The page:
An attacker can make malicious modifications to the firmware of Apple MacBooks and keep the devices under his control even after the operating system has been reinstalled, according to a researcher.
Next week, at the Chaos Communication Congress (CCC) in Germany, Trammell Hudson will demonstrate that an individual with physical access to a device can install a highly persistent bootkit on the EFI (Extensible Firmware Interface) boot read-only memory (ROM) through Thunderbolt, a port that is standard on all Mac computers.
Because the malicious code is written to the serial peripheral interface (SPI) flash ROM, the attacker can not only control the targeted system right from the first instruction, but he can also ensure that the bootkit remains on the device even if OSX is reinstalled or if the hard drive is replaced.
The bootkit can spread through other Thunderbolt devices connected to the initially infected machine. The infected Thunderbolt devices, which might be connected even to air-gapped networks, would continue to operate properly, making the threat difficult to detect. The bootkit can also rely on system management mode (SMM), virtualization and other methods to stay hidden, the expert said.
One of the problems is that there are no software or hardware cryptographic checks to verify the validity of the firmware at boot time.
“Our proof of concept bootkit also replaces Apple’s public RSA key in the ROM and prevents software attempts to replace it that are not signed by the attacker’s private key,” Hudson wrote in the abstract of his presentation. “A hardware in-system-programming device is the only way to restore the stock firmware.”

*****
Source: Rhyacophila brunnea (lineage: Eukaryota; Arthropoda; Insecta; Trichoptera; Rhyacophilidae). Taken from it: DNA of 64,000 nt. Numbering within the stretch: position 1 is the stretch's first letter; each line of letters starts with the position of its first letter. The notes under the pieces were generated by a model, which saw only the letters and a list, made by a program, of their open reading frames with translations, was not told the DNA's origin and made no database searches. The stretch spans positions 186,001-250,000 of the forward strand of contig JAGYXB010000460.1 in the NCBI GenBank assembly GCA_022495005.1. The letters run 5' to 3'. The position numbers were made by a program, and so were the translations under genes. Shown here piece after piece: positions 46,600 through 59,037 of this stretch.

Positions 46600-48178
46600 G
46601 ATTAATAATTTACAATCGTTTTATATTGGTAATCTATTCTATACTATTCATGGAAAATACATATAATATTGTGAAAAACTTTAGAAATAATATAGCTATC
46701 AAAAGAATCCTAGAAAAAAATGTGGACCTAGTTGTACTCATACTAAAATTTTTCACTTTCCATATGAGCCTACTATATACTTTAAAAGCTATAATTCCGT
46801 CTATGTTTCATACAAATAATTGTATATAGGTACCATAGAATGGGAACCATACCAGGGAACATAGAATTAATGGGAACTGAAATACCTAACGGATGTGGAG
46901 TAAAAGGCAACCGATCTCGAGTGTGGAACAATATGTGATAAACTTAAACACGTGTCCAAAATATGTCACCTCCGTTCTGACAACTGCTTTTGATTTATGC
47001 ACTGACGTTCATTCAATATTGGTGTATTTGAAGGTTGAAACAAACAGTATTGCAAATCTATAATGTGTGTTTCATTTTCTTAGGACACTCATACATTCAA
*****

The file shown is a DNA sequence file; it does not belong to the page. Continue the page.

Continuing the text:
The attack described by Hudson leverages a Thunderbolt Option ROM vulnerability disclosed two years ago at Black Hat by Australia-based researcher Loukas K (snare). According to Hudson, a Thunderbolt Option ROM can be leveraged to bypass the cryptographic signature checks in Apple EFI firmware update routines.
The security hole, which according to the researcher is not difficult to patch, remains unfixed. Apple could not immediately be reached for comment. However, as users have pointed out on Hacker News, the vulnerability doesn’t affect only Thunderbolt ports found on Apple devices.
“[The vulnerability] affects all badly implemented Thunderbolt ports,” the user ‘georgyo’ said. “Apple’s growing popularity and strong hardware standardization makes them especially susceptible to the wormificaiton of this attack.”
Attacks that rely on modified firmware can be very dangerous. Another recent example is BadUSB, an attack which shows that malware can be planted directly into the firmware of USB devices.